US Air Force Has Built and a Flown Full Scale Prototype Sixth Generation Fighter

The US Air force has built and flown a full-scale flight demonstrator of a sixth-generation fighter in the real world. The Air Force wants a system of systems that includes piloted and unmanned large drone aircraft. The approach is to take the latest functional technology and rapidly integrate them into working fighter planes. This is different from the 10-20 years of research on cutting edge technology and having delays and cost overruns.

The Air Force took one year to complete an analysis of alternatives and has proven it can use cutting-edge advanced manufacturing techniques and technologies to build a working plane.

The US Navy has a separate sixth-generation fighter program to replace its Boeing F/A-18 Super Hornets. The Navy is creating nonstealth, fourth-generation fighters.

The Air Force Next Generation Air Dominance aircraft has about $1 billion in funding and they plan to spend $10 billion over the next five years.

They are using digital engineering to quickly go from design to production of small batches of jets that uses new emerging technology.

However, they will take emerging technology that is working as opposed to nascent technology that might work. It will be leading edge but not bleeding edge technology.

The working systems would then compete against the F-35 as options that can be scaled for volume purchases. This would be a welcome change where the latest off the shelf technology can be used. In theory, costs will be far lower and the best off the shelf technology for engines, materials and computers would be usable.

Currently, the latest F-35 often is often using 20-year-old technology. The Lockheed Martin F-35 joint strike fighter has been in development for 20 years. The average life spans of commercial electronics spare parts are three years or less. It is time-consuming and expensive to ensure that obsolete parts available for military weapons platforms. The US has to spends billions to stockpile old parts that are no longer used anywhere else.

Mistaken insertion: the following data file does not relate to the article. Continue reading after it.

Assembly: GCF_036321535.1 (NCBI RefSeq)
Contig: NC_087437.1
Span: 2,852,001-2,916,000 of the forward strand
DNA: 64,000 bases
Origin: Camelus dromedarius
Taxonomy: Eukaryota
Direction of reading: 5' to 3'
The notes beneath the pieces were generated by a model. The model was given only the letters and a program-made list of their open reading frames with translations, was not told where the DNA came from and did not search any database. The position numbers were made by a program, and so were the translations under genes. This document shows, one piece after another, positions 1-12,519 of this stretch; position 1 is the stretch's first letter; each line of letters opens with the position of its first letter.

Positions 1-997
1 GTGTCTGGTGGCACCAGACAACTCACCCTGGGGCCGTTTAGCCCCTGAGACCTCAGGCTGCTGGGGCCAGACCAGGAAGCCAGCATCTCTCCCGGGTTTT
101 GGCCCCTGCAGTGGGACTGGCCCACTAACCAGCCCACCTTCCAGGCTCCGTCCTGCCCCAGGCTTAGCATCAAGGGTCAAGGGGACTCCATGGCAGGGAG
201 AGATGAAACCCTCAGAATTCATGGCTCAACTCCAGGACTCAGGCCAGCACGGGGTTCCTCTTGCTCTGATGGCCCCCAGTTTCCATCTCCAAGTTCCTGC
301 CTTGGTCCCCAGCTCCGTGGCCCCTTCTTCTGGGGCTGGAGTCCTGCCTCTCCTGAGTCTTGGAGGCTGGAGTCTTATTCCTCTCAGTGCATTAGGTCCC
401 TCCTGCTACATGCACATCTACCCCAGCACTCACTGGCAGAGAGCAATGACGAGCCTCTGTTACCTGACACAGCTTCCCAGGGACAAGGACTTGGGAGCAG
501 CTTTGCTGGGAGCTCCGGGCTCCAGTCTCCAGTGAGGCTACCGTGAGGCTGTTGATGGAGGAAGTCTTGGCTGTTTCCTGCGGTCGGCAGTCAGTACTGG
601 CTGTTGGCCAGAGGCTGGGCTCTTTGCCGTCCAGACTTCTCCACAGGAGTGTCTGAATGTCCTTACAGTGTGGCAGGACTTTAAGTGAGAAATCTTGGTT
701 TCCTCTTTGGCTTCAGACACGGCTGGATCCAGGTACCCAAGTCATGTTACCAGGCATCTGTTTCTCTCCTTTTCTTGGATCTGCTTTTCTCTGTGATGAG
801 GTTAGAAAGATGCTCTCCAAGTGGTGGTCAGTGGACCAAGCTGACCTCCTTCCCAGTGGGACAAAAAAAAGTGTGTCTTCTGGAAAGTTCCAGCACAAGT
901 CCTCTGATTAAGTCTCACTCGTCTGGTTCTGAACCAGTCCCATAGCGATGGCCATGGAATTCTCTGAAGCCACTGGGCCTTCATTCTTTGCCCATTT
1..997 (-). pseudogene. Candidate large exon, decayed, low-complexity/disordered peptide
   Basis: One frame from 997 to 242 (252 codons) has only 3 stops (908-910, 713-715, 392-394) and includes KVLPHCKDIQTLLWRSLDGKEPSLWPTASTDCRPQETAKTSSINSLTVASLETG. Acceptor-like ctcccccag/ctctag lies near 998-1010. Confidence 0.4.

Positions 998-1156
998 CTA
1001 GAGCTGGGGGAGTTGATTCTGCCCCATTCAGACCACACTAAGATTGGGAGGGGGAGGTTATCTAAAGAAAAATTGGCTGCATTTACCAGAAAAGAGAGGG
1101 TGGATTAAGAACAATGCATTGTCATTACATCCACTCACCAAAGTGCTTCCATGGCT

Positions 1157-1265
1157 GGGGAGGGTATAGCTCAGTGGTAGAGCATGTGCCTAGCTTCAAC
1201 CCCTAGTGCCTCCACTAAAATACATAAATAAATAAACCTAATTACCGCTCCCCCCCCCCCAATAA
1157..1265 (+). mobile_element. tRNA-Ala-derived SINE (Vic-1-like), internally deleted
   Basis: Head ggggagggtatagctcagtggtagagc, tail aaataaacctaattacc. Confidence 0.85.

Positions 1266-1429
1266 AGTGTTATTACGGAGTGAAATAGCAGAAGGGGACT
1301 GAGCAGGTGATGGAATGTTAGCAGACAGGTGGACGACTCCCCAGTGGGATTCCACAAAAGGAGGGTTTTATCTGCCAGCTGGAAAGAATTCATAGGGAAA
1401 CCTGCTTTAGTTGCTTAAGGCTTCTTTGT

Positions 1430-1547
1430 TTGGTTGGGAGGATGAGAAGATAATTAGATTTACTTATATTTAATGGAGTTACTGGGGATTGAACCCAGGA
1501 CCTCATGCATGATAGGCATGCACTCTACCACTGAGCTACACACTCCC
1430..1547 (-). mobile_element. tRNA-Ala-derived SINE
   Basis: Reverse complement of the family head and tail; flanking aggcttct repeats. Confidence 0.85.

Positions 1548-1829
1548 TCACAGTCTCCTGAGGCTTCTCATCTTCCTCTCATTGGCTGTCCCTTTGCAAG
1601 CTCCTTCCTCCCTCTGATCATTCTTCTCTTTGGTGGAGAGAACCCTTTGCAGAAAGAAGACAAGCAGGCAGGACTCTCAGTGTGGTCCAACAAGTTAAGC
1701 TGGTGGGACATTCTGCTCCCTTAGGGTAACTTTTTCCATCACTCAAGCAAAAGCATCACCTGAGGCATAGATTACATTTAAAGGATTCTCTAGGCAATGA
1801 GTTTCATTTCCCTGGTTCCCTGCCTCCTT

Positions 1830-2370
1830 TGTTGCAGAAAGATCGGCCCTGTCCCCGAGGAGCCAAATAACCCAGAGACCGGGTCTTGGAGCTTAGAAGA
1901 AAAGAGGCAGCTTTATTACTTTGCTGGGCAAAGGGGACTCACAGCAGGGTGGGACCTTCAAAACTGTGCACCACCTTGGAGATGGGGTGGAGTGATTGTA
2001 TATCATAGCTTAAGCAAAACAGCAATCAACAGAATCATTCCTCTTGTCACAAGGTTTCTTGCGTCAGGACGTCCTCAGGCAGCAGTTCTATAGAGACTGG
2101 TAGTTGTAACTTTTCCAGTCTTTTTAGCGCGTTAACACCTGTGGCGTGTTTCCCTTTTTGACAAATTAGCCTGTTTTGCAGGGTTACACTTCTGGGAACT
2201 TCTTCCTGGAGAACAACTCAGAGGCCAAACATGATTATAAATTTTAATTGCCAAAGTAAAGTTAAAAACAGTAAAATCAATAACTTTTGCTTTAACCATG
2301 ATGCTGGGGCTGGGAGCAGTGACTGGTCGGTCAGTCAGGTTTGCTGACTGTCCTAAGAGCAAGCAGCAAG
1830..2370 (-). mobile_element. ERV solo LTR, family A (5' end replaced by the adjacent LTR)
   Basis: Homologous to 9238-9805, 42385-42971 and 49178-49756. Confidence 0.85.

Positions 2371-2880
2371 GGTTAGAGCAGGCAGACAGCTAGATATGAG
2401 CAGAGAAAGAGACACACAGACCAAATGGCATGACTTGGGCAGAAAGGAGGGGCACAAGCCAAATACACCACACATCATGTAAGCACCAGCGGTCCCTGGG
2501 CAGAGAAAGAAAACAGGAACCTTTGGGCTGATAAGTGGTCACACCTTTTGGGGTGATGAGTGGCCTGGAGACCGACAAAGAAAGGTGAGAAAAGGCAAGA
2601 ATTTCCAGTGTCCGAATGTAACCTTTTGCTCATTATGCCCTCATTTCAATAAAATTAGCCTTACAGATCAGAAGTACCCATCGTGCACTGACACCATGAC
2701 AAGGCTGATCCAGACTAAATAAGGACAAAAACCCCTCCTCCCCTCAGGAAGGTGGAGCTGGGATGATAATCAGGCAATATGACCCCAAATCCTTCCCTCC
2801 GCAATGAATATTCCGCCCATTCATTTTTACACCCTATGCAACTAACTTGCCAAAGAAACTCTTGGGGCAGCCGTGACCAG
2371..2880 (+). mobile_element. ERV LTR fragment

In 2014, The B-52 had its first technology upgrade since 1961. They finally got color screens.

Ideally, they would move toward Tesla ability to provide over the air software updates and weekly to monthly incremental changes to manufacturing.

SOURCES- Defense News, Investors Business Daily
Written by Brian Wang,

32 thoughts on “US Air Force Has Built and a Flown Full Scale Prototype Sixth Generation Fighter”

  1. Uh, reading comprehension please?

    They didn't say a full up fighter prototype demoing the 5 techs, it's that a demonstrator(s) have been demoing the 5 core technology thrusts. Which means a surrogate craft, like those used for electronics testing, could cover most of that outside of an adaptive engine cycle engine demo.

  2. No one ever started a war just because the other side was prepared . . . and quite a few have been prevented because of this.

  3. Has any two planes ever been cheaper than the planes they replaced? Please finish the F-35 deployment. The cost of each additional F-35 is pretty cheap. Especially compared to the future cost of its replacement. By the way, a three year old electronic parts is just as obsolete as a 20 years part. A plane body and engine will last 30 years so the electronics will always end up obsolete. Design for pull in replacements.

  4. Hahaaaa Reminds me of that old Pascal unit (CRT) that crashed when proc frequency passed some X Mhzs. So I ended up running the software in DosBox.

  5. Would not surprise me if the prototype a fighter 1.5 times the size of the F22 with 2 of the F-35's engines. Such a plane would have a huge range and be able to carry a lot of missiles. Then add stealth, maneuverability, AI smarts to an extent, maybe a low power laser to blind incoming heat seekers.

  6. Maybe they can do faster design and mfg. They do it now with automobiles. But…and here's the real questions: What's the point of all this? Who's this aimed at? 

     Fascinating stuff, but there are other answers to the questions presumably solved by this tech, so in the end it's probably a waste.

  7. I was working for the Air Force about fifteen years back when I predicted there would eventually be a standard depot mod for the F-22 (and likely F-35) well before they reached the end of their expected operational life time (beginning somewhere around 2044 for the F-22), that would involve removing the cockpit. I see little reason to change that prediction.

    Given that the vast majority of AF general officers were former pilots (at the time it was pretty much all of them except for the top lawyer, doctor, nurse, etc.) and they rather vigorously opposed anything that would tend to reduce their hegemony (and probably still do) this was not something to be said very loudly.